As always on Mercer Island, people gave generously of both their time and money. West Mercer Elementary school got a new courtyard garden, an $80,000 gift from the community and hours of volunteer work from the Rotary Club. A group of West Mercer Elementary School parents gave money for new playground equipment at the school. Funds raised by the Mercer Island School Foundation continue to grow each year. More than $400,000 was raised during last fall's Phone-a-thon for the foundation. The foundation raised $140,000 more at a fundraising breakfast with business leaders in the spring. Money raised through the nonprofit foundation is used for projects and education initiatives throughout the school district. At each school, parents and families spend countless hours helping teachers, tutor students, manage events and raise even more money.
The students themselves rose to the occasion raising money for tsunami victims in Asia; most embracing the new Bridges program at the high school, and pushing for more student government.
The number of volunteer hours put in by students continues to climb with young people pitching in on everything from the environment to tutoring children to helping the homeless. The Safe-rides program, begun in 2003 by a group of students and parents, that offers a safe ride home for teens on weekends, continues.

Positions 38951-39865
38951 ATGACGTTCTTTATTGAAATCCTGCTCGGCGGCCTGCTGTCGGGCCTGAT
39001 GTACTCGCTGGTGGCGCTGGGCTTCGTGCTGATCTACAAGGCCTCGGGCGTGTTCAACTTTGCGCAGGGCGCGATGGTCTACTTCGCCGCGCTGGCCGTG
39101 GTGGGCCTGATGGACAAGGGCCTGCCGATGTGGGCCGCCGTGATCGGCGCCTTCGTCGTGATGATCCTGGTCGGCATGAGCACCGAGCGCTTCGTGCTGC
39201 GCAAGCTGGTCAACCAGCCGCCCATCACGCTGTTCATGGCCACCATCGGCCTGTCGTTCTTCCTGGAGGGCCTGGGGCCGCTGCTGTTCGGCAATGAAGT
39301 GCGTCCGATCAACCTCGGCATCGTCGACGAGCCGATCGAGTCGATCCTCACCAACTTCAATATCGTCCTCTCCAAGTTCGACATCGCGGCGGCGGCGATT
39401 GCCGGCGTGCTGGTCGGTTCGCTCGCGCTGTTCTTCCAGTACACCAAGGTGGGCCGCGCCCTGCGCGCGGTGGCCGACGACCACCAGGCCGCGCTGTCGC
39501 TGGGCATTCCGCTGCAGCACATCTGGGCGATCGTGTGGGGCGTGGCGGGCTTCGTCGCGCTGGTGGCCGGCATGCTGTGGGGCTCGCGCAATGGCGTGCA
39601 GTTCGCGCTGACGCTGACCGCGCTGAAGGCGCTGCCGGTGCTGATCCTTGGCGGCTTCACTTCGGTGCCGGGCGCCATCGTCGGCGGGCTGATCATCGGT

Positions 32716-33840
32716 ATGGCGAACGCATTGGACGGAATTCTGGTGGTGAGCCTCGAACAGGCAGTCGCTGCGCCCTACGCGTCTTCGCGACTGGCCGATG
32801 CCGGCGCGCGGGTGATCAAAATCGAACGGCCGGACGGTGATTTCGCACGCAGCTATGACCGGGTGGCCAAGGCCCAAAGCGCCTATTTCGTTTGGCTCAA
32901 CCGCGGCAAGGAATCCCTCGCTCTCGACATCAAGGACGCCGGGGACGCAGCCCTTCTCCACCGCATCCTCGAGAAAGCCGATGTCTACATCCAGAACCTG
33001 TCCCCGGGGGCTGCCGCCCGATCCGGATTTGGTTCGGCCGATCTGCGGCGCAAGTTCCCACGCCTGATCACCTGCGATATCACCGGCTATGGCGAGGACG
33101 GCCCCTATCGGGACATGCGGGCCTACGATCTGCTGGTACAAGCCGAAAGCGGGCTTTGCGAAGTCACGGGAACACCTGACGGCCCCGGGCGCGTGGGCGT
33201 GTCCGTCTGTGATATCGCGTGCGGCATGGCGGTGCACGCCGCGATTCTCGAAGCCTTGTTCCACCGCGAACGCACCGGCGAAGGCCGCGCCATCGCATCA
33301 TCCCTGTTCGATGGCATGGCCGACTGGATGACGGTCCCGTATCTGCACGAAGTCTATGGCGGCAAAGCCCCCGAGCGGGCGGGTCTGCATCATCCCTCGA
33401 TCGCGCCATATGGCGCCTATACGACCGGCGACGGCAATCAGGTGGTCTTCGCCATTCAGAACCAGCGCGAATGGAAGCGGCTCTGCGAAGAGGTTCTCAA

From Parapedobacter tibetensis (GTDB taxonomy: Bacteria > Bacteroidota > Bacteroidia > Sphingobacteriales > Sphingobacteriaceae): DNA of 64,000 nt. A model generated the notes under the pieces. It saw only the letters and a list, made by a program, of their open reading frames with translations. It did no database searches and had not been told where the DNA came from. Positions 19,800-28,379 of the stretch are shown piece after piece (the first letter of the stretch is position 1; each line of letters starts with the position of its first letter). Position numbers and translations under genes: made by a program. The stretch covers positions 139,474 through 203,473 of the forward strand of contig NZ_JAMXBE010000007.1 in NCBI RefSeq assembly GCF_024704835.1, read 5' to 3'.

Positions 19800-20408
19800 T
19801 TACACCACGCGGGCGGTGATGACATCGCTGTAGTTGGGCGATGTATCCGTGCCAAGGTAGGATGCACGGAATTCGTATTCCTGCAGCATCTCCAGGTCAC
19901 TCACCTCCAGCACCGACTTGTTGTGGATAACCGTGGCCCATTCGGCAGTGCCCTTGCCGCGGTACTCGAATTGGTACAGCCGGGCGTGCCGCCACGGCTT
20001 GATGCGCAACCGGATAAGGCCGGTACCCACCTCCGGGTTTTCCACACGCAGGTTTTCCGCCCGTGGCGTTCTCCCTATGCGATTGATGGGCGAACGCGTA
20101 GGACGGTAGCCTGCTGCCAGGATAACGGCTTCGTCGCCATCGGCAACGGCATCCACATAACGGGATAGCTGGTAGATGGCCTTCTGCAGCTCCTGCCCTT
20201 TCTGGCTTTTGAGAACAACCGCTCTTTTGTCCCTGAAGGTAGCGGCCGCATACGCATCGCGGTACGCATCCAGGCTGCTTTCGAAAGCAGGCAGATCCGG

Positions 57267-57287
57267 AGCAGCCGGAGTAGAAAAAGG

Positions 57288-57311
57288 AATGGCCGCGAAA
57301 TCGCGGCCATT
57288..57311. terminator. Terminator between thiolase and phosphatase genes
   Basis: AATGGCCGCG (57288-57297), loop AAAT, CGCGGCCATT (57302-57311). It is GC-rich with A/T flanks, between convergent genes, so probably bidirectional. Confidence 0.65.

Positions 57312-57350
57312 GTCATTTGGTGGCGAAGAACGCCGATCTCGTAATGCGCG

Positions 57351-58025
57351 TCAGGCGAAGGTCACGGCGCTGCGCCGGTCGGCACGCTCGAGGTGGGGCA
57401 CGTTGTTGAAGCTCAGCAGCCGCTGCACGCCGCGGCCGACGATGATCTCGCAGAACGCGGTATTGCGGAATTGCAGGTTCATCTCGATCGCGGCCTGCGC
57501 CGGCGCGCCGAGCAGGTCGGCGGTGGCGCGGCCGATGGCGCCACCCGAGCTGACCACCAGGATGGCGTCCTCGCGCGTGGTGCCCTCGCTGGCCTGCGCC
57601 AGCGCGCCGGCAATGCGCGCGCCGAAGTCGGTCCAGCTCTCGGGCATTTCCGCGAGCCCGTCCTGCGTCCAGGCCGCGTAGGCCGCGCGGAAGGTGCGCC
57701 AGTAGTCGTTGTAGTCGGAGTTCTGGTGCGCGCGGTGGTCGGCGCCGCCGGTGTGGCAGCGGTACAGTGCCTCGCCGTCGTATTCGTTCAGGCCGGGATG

Private tutoring on the Island continues to grow and change in importance to the school district. Students struggling with math or trying to stay competitive can now take classes for actual credit at firms that have become state-accredited schools. The district has vowed to work more closely with the private schools for the good of students and to insure the value of a grade on a Mercer Island High School transcript.
In sports, titles were won and individuals overcame adversity to perform and support their teams. Other teams that don't get as much press continued to grow in number and win competitions. Debate, DECA (the marketing and business class at the high school), Science and Math Olympiad teams, and chess players from Island schools placed or won at local, regional and national tournaments.
There were Low points. A Mercer Island High School senior and a former student died by suicide. Drug and alcohol use by students remains an issue. But the community continues to take these issues head on. The PTSA and the district brought in speakers to help parents and students deal with the suicide. A nationally-known expert on aggression in girls came to speak about the often-unseen but harmful behaviors by girls toward each other.